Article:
Extended Warranty Buying Guide
Getting Started

You might be tempted to buy a service plan—also known as an extended warranty—on your next laptop, dishwasher, or new or used car. But chances are what you spend will be money down the drain.

Retailers may push hard to get you to buy these plans because they’re cash cows for them. Stores keep 50 percent or more of what they charge for these contracts. That’s much more than they can make selling products.

What We Found

In our latest survey on electronics buying, 65 percent of in-store shoppers said that sales staff had pitched a service plan to them. In-store electronics shoppers, however, were not much more likely than online shoppers to buy a plan (16 percent vs. 10 percent). In our 2016 survey, we found overall that the median price paid was $78 in stores and $79 online.

Our survey results were similar for those who bought major appliances. Seventy-eight percent said their checkout didn’t conclude without at least a suggestion that they purchase a service plan. At some stores, shoppers felt “strongly urged” to spring for the extra coverage. Twenty percent of major appliance shoppers reported buying the coverage, compared with 3 percent of those who purchased small appliances. The median price paid for a plan was $126 for a major appliance and $21 for a small one. There are many reasons we recommend against buying service plans:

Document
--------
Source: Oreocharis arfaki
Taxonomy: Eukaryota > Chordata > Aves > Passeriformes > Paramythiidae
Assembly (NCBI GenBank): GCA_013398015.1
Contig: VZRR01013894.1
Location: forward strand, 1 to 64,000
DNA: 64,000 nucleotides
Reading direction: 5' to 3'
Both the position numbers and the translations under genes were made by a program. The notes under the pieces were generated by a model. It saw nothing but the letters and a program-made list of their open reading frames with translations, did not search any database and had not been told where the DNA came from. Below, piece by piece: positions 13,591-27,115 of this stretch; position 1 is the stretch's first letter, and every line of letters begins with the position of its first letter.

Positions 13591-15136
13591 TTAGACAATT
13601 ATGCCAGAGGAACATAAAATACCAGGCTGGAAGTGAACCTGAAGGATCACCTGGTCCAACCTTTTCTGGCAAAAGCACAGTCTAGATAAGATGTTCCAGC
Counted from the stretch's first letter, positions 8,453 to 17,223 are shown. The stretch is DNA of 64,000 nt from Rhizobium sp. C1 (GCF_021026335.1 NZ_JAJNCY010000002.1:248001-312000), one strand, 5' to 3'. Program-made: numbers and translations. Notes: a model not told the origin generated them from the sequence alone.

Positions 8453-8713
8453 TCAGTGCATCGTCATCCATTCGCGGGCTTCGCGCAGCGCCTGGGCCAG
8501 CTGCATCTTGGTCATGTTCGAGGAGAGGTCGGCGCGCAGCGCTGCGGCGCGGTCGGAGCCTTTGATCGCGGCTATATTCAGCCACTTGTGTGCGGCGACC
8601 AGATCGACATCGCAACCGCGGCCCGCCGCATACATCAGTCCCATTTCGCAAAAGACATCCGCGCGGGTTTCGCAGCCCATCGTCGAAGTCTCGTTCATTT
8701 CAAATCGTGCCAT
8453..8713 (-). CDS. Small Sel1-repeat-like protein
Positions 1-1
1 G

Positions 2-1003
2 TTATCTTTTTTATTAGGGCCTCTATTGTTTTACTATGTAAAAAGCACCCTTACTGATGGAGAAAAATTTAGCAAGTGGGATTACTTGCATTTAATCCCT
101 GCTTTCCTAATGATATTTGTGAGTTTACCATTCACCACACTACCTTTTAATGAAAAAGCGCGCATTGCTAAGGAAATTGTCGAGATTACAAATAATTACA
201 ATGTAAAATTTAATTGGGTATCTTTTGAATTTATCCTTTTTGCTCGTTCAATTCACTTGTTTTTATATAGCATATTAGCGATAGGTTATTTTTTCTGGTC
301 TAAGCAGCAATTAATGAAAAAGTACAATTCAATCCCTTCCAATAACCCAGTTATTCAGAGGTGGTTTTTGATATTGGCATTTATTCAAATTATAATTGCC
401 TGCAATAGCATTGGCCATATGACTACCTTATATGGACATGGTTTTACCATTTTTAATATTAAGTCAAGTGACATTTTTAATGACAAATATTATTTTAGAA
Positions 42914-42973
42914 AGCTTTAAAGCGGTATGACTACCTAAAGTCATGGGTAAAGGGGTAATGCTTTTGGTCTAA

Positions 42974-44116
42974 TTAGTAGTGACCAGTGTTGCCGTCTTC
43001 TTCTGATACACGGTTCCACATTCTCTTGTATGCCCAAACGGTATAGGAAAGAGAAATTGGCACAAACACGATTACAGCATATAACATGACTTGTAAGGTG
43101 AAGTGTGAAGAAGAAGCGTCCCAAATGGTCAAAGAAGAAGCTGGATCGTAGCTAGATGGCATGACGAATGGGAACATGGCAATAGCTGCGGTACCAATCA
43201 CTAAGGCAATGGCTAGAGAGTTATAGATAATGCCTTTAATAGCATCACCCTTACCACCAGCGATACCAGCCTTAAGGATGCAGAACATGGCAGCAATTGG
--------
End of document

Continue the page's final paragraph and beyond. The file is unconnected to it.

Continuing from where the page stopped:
Repairs May Be Covered by Manufacturer’s Warranty
Although manufacturers’ written, or “express,” warranties often don’t last as long as they used to, there’s a good chance that your product is covered for at least 90 days. Buying a service plan may duplicate coverage you already have, and it sends manufacturers a message that limiting their express warranties will increase the sale of service plans. You shouldn’t have to pay extra to get manufacturers or retailers to stand behind their products.

Repairs Aren’t That Costly
According to our 2015 Repair and Replace Appliance Survey, when appliances do break, the repairs, on average, cost not much more than the average cost of a service plan. The median difference in our latest survey was $26.

Manufacturers Sometimes Cover Out-of-Warranty Items
If a product breaks down in an unreasonably short time or if there’s a known problem affecting many customers, manufacturers often will help by replacing the item free or at low cost, or by providing free or discount parts or repairs. So contact the manufacturer and ask for help. If necessary, appeal all the way to the executive office.

Your Credit Card May Have You Covered
Many credit cards automatically extend the manufacturer’s warranty up to a year or so on many products purchased entirely with the card. The coverage is free.

Even More Reasons to Skip Service Plans

You may have other warranty rights. As a result of state laws, most products automatically come with an unwritten "implied warranty of merchantability," which means the items must function as a person reasonably would expect, be free of substantial defects, and last a reasonable amount of time (although the duration of the implied warranty usually is no more than four years). If a product can’t meet these requirements, you may have a right to pursue the retailer and/or manufacturer legally. An exception is allowed for items that were sold using terms such as “as is,” which is the case for much of what’s being sold online, based on the fine print we’ve read on many retail websites. But 11 states (Connecticut, Kansas, Maine, Maryland, Massachusetts, Minnesota, Mississippi, New Hampshire, Vermont, Washington, and West Virginia) and Washington, D.C., prohibit such exceptions, so you’re covered no matter what. For more information on your warranty rights, read our 2013 report, "What you need to know about warranty laws."